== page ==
In further reference to the stability of the cable extension arm 182, the length of the cable 120 between the attachment of the cable 120 to the sleeve end 140 of the wall pole 116 and the secured attachment to the cable extension arm 182 defines a predetermined distance. Thus, when the frame 102 is expanded, the predetermined length of the cable 120 between the sleeve end 140 of the wall pole 116 and the cable extension arm 182 naturally causes the cable extension arm 182 to be positioned as shown in FIG. 21 and prevents the cable extension arm 182 from rotating up past the concave receiving portion 198.

Referring back to FIG. 23, a spring ball 202 is shown projecting through a hole in the wall pole 116. The spring ball 202 is positioned on the telescoping rod 118 such that when the telescoping rod 118 is extended out of the end of the wall pole 116, the spring ball 202 snaps into place in the hole shown preventing additional outward movement of the telescoping rod 118 and also preventing inward movement of the telescoping rod 118. Information regarding an alternative spring ball embodiment, may be found in FIG. 77 or 78.

It is noted here that the truss action of the embodiment described may be very efficient. As shown in FIG. 24, a support leg 112 system without a tension cable 120 is shown. When such a support leg 112 is loaded from above, the geometry of the support leg 112 may cause the hinge 122 to tend toward collapsing. However, as discussed with respect to FIGS. 19 and 20, the geometry of the hinge 122 may prevent relative rotation in that direction and thus may act as a rigid connection between the roof pole 114 and the wall pole 116. As such, no relative rotation may be allowed between the roof pole 114 and the wall pole 116 and the support leg 112 may act as a continuous member with a bent shape. Thus, the deflected shape shown in FIG. 24 may result (exaggerated for purposes of explanation).

When a truss system is applied to the same leg system, a strut in the form of a cable extension arm 182 or other member may create a lateral force to the hinge location due to the tension in the cable 120 passing over the strut. As shown, this lateral force may induce a bending moment in the frame 102 opposite that caused by loading the structure. As such, the effect of the truss system may be to cause a deflected shape as shown in FIG. 25 (exaggerated for purposes of explanation).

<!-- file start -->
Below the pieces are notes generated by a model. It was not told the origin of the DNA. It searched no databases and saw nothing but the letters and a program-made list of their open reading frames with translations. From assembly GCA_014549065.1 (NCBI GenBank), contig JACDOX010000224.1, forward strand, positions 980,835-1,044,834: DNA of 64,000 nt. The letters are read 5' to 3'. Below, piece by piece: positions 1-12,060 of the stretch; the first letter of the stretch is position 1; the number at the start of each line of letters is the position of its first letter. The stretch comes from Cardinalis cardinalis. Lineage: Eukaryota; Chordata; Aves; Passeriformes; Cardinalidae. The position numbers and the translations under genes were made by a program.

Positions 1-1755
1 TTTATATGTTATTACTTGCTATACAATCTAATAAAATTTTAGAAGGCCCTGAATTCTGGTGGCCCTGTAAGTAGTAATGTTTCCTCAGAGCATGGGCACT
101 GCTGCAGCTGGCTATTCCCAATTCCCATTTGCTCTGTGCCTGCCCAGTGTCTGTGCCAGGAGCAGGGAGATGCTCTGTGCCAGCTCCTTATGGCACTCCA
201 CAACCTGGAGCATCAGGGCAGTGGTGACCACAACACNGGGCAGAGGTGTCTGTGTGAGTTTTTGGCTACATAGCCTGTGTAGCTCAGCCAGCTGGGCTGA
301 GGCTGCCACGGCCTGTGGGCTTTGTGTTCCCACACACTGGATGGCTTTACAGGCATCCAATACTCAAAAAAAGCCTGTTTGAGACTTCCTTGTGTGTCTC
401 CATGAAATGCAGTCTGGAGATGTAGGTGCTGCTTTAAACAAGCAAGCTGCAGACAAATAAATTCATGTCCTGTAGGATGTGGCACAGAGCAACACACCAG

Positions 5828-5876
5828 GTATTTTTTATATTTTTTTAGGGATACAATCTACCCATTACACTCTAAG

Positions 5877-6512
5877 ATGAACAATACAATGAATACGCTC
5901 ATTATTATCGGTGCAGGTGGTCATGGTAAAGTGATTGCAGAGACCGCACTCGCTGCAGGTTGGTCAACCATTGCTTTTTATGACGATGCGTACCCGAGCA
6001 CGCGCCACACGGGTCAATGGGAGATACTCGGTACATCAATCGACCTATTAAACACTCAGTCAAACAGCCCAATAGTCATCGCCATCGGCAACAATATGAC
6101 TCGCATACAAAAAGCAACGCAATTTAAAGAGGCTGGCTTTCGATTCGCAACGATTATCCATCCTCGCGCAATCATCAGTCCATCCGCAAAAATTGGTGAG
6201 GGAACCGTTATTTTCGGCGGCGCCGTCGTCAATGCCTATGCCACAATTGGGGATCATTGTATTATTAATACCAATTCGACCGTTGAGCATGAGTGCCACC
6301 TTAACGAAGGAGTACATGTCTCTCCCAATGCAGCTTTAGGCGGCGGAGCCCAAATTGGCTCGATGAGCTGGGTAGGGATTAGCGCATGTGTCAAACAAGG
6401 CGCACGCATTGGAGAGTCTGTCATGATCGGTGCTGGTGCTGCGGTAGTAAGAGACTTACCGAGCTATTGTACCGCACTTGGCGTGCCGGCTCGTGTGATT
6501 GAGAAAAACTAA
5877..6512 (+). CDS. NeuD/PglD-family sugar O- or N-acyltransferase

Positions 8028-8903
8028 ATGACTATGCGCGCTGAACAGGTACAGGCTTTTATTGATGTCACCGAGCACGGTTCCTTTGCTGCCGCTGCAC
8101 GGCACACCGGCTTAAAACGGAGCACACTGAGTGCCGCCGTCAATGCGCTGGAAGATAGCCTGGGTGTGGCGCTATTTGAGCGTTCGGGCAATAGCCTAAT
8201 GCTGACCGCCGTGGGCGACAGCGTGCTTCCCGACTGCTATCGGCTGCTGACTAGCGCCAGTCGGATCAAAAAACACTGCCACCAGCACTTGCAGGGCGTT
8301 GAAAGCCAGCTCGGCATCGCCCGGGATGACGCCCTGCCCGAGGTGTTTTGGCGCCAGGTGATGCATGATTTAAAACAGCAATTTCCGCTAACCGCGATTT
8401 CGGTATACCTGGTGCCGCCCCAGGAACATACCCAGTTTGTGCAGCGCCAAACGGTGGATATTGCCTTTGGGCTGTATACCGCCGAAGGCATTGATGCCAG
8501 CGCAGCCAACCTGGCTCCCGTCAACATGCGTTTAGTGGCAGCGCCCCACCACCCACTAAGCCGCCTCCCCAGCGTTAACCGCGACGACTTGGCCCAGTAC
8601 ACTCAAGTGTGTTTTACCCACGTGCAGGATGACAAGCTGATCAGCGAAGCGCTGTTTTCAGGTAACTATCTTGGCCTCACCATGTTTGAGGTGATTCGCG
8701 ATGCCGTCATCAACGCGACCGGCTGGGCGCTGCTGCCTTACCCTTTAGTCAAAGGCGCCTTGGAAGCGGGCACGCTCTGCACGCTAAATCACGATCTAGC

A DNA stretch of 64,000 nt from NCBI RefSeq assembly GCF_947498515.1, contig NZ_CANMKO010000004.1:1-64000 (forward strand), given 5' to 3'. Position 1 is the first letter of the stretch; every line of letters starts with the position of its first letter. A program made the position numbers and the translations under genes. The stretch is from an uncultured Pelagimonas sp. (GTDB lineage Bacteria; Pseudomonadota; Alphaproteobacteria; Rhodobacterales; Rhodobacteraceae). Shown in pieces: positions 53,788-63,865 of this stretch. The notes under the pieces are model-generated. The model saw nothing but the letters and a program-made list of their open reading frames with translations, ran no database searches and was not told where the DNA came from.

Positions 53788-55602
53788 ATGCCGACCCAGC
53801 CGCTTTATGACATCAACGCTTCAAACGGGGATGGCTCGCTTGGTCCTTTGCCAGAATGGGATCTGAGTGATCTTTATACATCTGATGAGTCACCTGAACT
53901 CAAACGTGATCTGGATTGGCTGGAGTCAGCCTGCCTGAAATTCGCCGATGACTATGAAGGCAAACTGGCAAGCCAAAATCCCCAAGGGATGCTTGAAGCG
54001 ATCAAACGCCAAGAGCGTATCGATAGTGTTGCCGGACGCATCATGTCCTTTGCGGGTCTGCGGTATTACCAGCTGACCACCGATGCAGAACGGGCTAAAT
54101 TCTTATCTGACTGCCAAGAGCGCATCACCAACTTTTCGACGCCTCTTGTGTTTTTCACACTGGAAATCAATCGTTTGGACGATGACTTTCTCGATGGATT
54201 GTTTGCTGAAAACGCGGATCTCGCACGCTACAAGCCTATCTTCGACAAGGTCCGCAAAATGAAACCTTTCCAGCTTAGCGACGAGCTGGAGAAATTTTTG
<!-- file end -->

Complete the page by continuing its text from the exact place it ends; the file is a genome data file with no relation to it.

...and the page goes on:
The net result may be a truss system with internal forces that are opposite to that of loading the structure. Thus, when loaded, the deflected shapes of FIGS. 24 and 25 may counteract each other to create a frame 102 with compression members showing little or no bending deflection, the compression members being the roof poles 114 and wall poles 116 and the tension member being the cable 120. As such, the capacity and strength of the frame 102 may become more dependent on the compressive strength of the wall and roof poles 114,116 and the tensile strength of the cable 120 rather than the bending strength of the tall slender poles, 114,116. This may create a much stronger system than if the truss system were omitted.

Referring to FIG. 26, a tent 100 with a shell 104 is shown according to certain embodiments. The tent 100 and associated shell 104 may have walls 204 and an associated roof 206. The shell 104 of the tent 100 may or may not have a bottom 208. Alternatively, it may simply have a partial bottom 208 around the perimeter of the tent. The tent shell 104 may be adapted to fit over a frame 102 similar to that previously described. As such, the shell 104 of the tent 100 may be adapted to rest on the cables 120 of the frame 102 as the cables 120 define the outer most portions of the frame 102.